**Average operating assets includes only those assets used in the daily operations of the business. Long-term assets are valued at net book value. However, valuation of long-term assets varies from one organization to the next. Some use gross book value rather than net book value.
Source: Photo courtesy of Rod Ramsey, http://www.flickr.com/photos/rdrcollection/2078536386/
Internal Performance Measures at General Electric
General Electric Company provides financial information for six segments in its annual report. Segments include Infrastructure, Commercial Finance, GE Money, Healthcare, NBC Universal, and Industrial. The company’s annual report indicates that “segment profit is determined based on internal performance measures used by the Chief Executive Officer to assess the performance of each business in a given period. Segment profit excludes or includes interest and other financial charges and segment income taxes according to how a particular segment’s management is measured.”
This statement reaffirms the point that companies tailor performance measures to meet the needs of each individual segment. For example, General Electric excludes interest and other financial charges in measuring segment net income for some segments, such as Healthcare, NBC Universal, and Industrial, while including interest and financial charges for other segments, such as Commercial Finance and GE Money.
Source: General Electric, “2006 Annual Report,” http://www.ge.com.
This is a continuation of Note 11.18 "Review Problem 11.3" for Kitchen Appliances. Recall that Kitchen Appliances has two divisions broken out by region—a Southern division and a Northern division. The following segmented income statement is for the most recent fiscal year ended December 31 (you were asked to prepare this income statement in Note 11.18 "Review Problem 11.3").
Segmented balance sheets for Kitchen Appliances appear as follows.
Solution to Review Problem 11.4
(All dollar amounts are in thousands.)
Average operating assets are calculated in the following. Note that land held for sale is not an operating asset and thus must be deducted from total assets to find operating assets.
*$9,600 = ($9,400 ending balance + $9,800 beginning balance) ÷ 2.
**$41,600 = ($40,600 ending balance + $42,600 beginning balance) ÷ 2.
ROI is calculated as follows:
*Operating income is provided in the segmented income statement.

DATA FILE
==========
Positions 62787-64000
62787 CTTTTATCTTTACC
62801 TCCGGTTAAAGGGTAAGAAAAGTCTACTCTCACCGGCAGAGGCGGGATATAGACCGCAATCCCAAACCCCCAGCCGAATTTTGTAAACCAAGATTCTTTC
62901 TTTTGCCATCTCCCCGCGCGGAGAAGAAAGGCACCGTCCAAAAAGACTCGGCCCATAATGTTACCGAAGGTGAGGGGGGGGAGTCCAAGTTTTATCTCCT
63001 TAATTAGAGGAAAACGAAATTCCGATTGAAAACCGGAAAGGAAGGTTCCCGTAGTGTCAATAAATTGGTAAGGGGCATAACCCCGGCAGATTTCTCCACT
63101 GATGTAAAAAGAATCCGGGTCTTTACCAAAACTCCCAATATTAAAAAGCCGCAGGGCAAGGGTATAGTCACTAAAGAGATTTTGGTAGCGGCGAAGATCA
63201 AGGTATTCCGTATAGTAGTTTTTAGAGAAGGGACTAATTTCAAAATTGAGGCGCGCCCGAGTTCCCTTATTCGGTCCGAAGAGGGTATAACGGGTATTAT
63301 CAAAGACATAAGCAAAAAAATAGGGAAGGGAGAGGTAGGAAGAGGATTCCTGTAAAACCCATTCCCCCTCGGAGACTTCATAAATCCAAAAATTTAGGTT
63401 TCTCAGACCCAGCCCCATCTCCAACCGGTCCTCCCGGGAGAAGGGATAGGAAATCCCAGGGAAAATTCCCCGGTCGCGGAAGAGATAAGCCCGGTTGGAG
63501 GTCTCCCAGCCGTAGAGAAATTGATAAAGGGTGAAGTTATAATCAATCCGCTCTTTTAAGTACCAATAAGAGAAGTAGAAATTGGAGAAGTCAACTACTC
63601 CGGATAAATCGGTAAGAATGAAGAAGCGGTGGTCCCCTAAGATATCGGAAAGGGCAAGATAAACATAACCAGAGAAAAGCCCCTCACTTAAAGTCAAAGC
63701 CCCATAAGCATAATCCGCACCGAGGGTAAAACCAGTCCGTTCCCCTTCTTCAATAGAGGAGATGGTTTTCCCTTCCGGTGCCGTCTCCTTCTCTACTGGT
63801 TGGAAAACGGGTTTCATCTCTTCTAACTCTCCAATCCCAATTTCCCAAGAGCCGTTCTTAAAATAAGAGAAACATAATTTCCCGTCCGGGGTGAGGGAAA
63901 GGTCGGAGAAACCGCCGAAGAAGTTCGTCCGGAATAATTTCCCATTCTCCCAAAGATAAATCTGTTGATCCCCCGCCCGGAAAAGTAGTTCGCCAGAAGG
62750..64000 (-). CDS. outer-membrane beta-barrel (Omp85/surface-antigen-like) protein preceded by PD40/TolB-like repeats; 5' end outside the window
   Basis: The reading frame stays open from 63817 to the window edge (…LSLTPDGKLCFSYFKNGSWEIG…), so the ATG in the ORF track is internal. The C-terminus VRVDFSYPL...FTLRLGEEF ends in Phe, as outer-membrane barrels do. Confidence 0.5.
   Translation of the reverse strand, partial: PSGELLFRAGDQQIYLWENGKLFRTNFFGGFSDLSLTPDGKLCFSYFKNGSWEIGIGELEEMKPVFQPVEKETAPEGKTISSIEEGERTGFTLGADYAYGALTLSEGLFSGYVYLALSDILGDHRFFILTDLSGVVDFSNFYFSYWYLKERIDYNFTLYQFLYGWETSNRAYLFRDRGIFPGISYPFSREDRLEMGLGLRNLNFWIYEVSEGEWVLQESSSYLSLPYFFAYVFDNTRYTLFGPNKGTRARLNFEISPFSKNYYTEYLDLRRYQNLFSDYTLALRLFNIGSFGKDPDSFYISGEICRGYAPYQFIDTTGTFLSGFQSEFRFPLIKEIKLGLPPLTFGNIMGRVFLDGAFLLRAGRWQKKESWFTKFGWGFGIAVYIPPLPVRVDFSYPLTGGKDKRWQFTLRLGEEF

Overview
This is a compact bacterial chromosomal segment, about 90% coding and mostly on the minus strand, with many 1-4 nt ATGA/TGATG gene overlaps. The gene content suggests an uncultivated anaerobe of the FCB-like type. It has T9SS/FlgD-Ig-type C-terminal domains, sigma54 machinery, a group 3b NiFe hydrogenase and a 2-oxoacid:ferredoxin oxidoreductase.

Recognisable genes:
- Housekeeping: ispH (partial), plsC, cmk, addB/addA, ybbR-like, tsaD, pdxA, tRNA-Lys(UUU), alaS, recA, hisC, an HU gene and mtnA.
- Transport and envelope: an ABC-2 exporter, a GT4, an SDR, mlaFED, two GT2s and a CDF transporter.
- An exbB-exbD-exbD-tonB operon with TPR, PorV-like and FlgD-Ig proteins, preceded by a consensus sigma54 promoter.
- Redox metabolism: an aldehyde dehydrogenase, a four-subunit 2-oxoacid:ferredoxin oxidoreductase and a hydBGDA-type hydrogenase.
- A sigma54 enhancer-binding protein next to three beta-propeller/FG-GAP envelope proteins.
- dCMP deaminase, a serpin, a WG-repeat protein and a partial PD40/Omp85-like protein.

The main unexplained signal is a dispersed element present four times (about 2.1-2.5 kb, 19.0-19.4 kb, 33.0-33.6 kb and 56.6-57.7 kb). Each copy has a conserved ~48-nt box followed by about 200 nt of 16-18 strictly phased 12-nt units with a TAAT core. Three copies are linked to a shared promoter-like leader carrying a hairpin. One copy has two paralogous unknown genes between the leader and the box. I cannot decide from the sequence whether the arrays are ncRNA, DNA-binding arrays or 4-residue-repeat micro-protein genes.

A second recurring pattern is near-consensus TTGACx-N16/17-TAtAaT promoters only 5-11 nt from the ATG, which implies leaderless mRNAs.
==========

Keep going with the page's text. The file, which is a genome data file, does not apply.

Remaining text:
**Average operating assets is calculated in requirement 1.
^ROI = Operating income ÷ Average operating assets. For Southern division, 11.60 percent = $1,114 ÷ $9,600.
Question: How does breaking ROI down into two separate measures help division managers improve their division’s ROI?
Answer: Many companies break ROI down into two ratios; operating profit margin and asset turnover. Each of these measures can be used to evaluate strengths and weaknesses of ROI within each division.
Operating profit marginThe ratio of operating income to sales. is the ratio of operating income to sales. It provides information about how much operating profit is being produced for each dollar of sales. Asset turnoverThe ratio of sales to average operating assets. is the ratio of sales to average operating assets. It provides information about how much revenue each dollar invested in average operating assets produces.
These two ratios can be multiplied by each other to find the ROI as follows:
Breaking out ROI into these two ratios provides information that helps division managers identify areas for improvement. ROI can be improved by increasing the operating profit margin, which focuses solely on income statement information. ROI can also be improved by increasing asset turnover, which focuses on the division’s use of operating assets to produce sales.
Question: How are these ratios used to evaluate the three divisions at Game Products, Inc.?
Answer: Operating profit margin, asset turnover, and ROI calculations for Game Products, Inc., are shown in Figure 11.7 "Operating Profit Margin, Asset Turnover, and ROI for Game Products, Inc.". Notice the resulting ROI for each division is the same as the ROI shown in Figure 11.5 "ROI Calculations (Game Products, Inc.)" except for slight differences attributed to rounding.
Figure 11.7 Operating Profit Margin, Asset Turnover, and ROI for Game Products, Inc.
Figure 11.7 "Operating Profit Margin, Asset Turnover, and ROI for Game Products, Inc." shows that Sporting Goods has the highest operating profit margin at 16.48 percent compared to Board Games (14.56 percent) and Computer Games (7.77 percent). However, Computer Games has the highest asset turnover at 0.87 compared to Sporting Goods (0.68) and Board Games (0.61).
This information helps each division manager identify strengths and weaknesses. For example, the Computer Games division has excellent asset turnover relative to other divisions, but has a very low profit margin. The manager of this division must look for ways to improve the profit margin for its products (e.g., increase prices, reduce operating expenses, or both).
Another example is the Sporting Goods division, which has an excellent profit margin, but relatively low asset turnover. The manager of this division must look at ways to improve the utilization of assets to increase turnover.
ROI is defined as operating income divided by average operating assets as shown in the following equation:
This measure provides an assessment of how effectively each division is using operating assets to produce operating income. ROI can also be broken into two separate ratios, operating profit margin and asset turnover, which are multiplied together to get ROI as follows:
Many variations of the ROI calculation are used in practice depending on the nature of the organization.
Use the information in Note 11.26 "Review Problem 11.4" for Kitchen Appliances to complete the following requirements.
Solution to Review Problem 11.5
(All dollar amounts are in thousands.)